GH: It is difficult to tackle those problems because the technology is very complicated. The investments are enormous, so you see all of these announcements in other countries where they're throwing money at the problem. That money is going to create new fabrication capacity which in a couple of years is going to be superfluous. So in Canada, what we do have is some very exotic niches where we have real strength, and these niches don't require a massive capital injection. They require real know-how and design skills. So we have a proposal that addresses that. I make the point when I talk to people about this that, in a car, there might be 10 or 12 microprocessors that are built in Taiwan but there are 300 sensors. So let's build the sensors in Canada.

OBJ: Certainly I have seen lots of Ottawa companies and Canadian companies do semiconductor chip design. But I think you advocate that we need a little bit more hardware capacity. We have lots of design, so why do we need the hardware component?

GH: Manufacturing jobs. Each one of them brings two to seven service jobs associated with it. So it's great skills and great understanding of manufacturing that leads to better designs and better products. We're trying to develop the ecosystem and build out more of the smaller producers of electro-mechanical systems so that we can create new applications for mechanical sensors.

OBJ: What are the opportunities when it does come to hardware? Are you advocating that we build one within the next few years, for example?

GH: Well, no, what we're saying is these already exist and the trouble is there are some holes in the ecosystem. We would like to help them to grow faster and generate more business so that they can afford to do an expansion. It is expanding existing facilities. An example is the Canadian photonics fabrication centre in Ottawa, it's an office of the NRC. They have some very large customers and they're doing photonic devices. But the trouble, of course, is when a large customer comes in. They pay for the development of a photonic process and it becomes proprietary to them, so no one else can use it. So why don't we, CMC, go in and help them to develop a process, create the design interface for it and then bring in hundreds of small clients? As those clients grow, they will develop more volume and they'll go directly to the NRC and work out a proprietary process. Quebec is very keen on becoming the world centre for superconducting circuits. So we run training on superconducting fabrication and we have to have it built in the U.S. or in Europe right now. We'd like to repatriate all of that into Quebec. And silicon photonics is another area which is in incredible growth. It could easily be done in Canada. Each of these technologies don't require absolute state-of-the-art semiconductor gear there. They can use older equipment and that equipment can last for 10 years instead of two. We just need to invest in those niche technologies.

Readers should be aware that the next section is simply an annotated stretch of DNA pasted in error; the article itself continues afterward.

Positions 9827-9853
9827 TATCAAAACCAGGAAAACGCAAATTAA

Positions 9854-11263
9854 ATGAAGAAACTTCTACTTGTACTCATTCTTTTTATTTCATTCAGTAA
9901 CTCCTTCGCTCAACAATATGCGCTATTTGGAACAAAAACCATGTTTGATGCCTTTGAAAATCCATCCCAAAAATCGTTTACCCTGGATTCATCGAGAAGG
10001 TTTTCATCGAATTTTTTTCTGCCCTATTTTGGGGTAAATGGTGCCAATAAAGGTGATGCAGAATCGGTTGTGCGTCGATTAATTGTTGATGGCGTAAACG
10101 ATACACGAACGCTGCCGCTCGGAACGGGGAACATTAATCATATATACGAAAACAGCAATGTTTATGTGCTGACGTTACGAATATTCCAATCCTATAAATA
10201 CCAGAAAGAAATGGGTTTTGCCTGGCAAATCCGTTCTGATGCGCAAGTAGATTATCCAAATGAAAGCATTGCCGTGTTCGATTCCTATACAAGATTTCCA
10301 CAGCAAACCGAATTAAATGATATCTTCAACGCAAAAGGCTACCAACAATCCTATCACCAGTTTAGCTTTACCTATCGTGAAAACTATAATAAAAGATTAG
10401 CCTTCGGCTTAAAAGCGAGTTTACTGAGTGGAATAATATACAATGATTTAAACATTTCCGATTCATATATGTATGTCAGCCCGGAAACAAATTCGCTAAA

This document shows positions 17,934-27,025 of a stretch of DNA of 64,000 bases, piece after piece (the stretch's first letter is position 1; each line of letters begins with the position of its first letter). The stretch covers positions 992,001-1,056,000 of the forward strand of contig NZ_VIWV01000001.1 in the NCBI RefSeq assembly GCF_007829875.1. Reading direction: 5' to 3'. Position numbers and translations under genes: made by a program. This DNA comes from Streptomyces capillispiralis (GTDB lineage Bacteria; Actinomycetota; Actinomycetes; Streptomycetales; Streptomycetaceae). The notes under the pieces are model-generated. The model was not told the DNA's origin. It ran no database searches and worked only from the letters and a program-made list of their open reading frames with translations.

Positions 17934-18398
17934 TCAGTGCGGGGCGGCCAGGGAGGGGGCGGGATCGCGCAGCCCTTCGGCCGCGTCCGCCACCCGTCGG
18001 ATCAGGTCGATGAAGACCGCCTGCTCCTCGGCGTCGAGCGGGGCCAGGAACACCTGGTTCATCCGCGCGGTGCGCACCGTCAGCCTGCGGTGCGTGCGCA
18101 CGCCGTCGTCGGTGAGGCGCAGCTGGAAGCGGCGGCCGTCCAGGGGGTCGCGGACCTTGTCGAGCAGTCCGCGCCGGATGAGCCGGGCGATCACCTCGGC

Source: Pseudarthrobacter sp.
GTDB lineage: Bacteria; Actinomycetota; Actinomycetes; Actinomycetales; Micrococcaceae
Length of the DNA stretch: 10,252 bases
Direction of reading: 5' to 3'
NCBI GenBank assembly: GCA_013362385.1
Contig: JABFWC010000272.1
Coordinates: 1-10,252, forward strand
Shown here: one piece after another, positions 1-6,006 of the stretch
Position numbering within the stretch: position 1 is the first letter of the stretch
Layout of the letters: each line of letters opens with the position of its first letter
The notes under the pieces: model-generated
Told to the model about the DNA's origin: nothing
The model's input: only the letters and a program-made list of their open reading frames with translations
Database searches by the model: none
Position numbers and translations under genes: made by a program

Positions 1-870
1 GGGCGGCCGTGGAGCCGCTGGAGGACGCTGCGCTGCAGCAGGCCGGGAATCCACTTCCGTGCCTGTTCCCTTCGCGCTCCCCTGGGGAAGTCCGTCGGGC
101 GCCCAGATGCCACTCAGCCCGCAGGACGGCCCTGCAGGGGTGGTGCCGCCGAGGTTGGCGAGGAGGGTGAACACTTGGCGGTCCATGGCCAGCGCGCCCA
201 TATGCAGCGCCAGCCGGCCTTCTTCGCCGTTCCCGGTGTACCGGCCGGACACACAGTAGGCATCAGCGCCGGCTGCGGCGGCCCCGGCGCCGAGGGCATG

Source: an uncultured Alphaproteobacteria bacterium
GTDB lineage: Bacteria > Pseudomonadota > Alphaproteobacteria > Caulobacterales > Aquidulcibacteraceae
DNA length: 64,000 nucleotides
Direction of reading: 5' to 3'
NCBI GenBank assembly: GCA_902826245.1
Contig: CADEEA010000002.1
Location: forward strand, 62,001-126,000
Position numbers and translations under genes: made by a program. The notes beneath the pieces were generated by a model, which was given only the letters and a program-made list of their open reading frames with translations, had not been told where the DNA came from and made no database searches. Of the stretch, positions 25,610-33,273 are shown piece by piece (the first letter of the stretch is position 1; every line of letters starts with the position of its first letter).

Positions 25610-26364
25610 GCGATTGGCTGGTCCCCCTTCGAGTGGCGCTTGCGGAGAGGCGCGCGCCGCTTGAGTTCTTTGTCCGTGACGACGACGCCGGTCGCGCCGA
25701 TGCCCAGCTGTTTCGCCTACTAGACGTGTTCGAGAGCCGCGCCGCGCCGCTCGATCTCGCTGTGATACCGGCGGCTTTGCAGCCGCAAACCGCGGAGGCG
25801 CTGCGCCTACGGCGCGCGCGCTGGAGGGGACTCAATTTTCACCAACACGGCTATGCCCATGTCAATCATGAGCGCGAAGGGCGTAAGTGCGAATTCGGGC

OBJ: I understand you have a proposal before the federal government to fund something like this. Is it in and awaiting some sort of decision or has funding been approved? Tell us about that.

GH: We're still talking to them about what that proposal entails. We're giving them more and more detail. They're asking us questions about how funds would flow, who would benefit from this, how it will benefit Canada and how we would measure success. So all of that is ongoing right now. I cannot tell at which point this would be approved or not, but there seems to be a lot of interest and it seems to push all the right buttons in terms of the current situation.

OBJ: When people in Ottawa's technology sector think there's not a lot of room for us to grow in terms of semiconductors, how would you reply to that?

GH: You've got to work harder. Harder and smarter.